BW: He stood out from everyone else around him, even when he wasn’t onstage. You could just feel his presence. He gravitated towards us, and we gravitated towards him. We were “like minds” of sort. I think Eric admired the fun and camaraderie that our band had with Delaney and Bonnie, and he wanted to experience that for himself.
Then I went over to England and hung out with Eric for a little bit. We started writing, and the next thing you know we’re putting a band together! George (Harrison) asked us to put together a band to be his core band, and we said “Yes!” The Dominos were formed during the recording of All Things Must Pass.
SP: What particular memory still stands out in your mind of working with George Harrison on All Things Must Pass?
BW: When George and I were standing there, doing “My Sweet Lord”, singing all the background vocals. That’s just George and me on background, on that track.
SP: Did George, in your personal observations, seem to truly lead a “spiritual” life?
BW: Absolutely! George carried with him a sense of well-being and peace everywhere he went. George would walk into a room, and even if you didn’t know he was there by actually seeing him, you would know he was there by feeling his presence! You could actually feel his presence! I can feel his presence right now, just talking about him!
SP: With Eric and you as the core founding members of Derek and the Dominos, how did the other members come to join?
BW: We originally wanted Jim Keltner as our drummer. Keltner was doing this Gábor Szabó album, and Eric and I were doing a session for P.P. Arnold that Carl was supposed to play on, but he couldn’t find it. As a result, we used Manfred Mann’s bass player instead. Jim Gordon was on that session, and we were going to have to wait another month for Keltner to finish up with Szabo. Eric and I were hot to play now, and we’d already worked with Jim, who was an incredible drummer. So Eric and I talked it over, and we said, “Why don’t we just go ahead and ask him (Gordon) now? He’s here. He’s eager to play, and besides it’s gonna be another month till Keltner can come over.” So, that’s s how we got Gordon. Then Carl agreed to be the bass player.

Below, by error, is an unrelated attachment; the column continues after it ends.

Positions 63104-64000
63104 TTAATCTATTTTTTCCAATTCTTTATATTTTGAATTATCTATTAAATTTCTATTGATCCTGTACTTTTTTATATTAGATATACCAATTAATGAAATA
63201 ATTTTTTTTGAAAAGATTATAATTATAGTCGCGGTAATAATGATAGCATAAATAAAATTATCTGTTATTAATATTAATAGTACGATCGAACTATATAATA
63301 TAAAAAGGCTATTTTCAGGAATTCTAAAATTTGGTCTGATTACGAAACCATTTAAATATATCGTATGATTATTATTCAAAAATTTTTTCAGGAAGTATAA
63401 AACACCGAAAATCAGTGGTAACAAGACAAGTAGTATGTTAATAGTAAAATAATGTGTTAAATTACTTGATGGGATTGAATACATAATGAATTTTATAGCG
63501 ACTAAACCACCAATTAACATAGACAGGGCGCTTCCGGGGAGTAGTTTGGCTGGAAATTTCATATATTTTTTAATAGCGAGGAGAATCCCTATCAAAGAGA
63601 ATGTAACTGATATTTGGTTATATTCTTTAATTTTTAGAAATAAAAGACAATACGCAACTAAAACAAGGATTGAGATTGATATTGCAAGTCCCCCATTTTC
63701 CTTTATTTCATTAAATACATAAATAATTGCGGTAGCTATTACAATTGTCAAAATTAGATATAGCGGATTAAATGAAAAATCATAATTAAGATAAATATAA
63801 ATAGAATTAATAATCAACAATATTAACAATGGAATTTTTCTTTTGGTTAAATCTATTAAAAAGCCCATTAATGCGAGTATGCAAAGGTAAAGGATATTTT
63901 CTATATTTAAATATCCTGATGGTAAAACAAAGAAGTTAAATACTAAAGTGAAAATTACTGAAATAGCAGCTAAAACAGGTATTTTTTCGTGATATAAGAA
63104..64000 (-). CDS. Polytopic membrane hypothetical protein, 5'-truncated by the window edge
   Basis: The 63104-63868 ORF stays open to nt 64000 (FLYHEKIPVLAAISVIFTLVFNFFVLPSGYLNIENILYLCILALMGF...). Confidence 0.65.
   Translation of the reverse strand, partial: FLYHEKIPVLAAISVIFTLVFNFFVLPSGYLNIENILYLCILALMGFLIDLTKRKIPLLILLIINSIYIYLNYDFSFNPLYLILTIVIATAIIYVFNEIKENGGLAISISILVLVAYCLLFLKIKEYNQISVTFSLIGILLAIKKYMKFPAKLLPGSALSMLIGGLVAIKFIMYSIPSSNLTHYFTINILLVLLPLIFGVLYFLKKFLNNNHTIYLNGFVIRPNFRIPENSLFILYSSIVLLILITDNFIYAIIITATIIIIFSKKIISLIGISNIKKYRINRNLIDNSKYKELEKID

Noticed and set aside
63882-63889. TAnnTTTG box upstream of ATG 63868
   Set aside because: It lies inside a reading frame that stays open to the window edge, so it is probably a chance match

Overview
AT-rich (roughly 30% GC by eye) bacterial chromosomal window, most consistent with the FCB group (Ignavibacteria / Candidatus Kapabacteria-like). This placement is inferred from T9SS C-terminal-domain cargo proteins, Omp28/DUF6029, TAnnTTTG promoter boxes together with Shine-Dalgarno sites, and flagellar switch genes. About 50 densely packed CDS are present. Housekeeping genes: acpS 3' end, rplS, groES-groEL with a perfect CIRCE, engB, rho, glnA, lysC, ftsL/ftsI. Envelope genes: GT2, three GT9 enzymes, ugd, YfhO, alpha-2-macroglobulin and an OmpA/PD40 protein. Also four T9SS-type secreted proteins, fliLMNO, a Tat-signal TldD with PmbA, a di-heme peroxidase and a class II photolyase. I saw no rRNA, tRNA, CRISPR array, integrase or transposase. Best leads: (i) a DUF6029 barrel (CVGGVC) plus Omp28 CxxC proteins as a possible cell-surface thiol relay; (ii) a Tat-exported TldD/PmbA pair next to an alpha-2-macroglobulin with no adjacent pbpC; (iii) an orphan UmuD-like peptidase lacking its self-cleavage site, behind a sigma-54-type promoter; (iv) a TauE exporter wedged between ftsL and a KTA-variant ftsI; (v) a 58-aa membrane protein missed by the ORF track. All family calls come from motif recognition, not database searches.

SP: Over these many years, fans have speculated whether Duane Allman was ever considered, or had plans to become, an actual member of the band.
BW: Absolutely not. Duane was never a Domino. He was a session player, a sideman, a hired gun as it were. We asked him, we did want it to happen, but he wouldn’t leave the Allman Brothers without bringing his brother (Gregg) along, and I didn’t want another keyboard player in the band. We originally thought that having Duane in the band would have worked, but after he sat in with us on two different occasions, we realized it wouldn’t have. Playing in a structured situation like a studio is one thing, but getting out in the real world is another. The Allman Brothers were a structured Southern rock band, and each member had their part to play, playing the same notes and figure passages every time they play. Derek and The Dominos were a sophisticated rock and roll band. Duane really couldn’t hang with Eric when it came to stretching out solos, tradin’ things over. All of his playing was that way. Derek and the Dominos’ whole playing was completely outside of it. Therefore, being that Duane was never that type of player, he could never “hang” with us.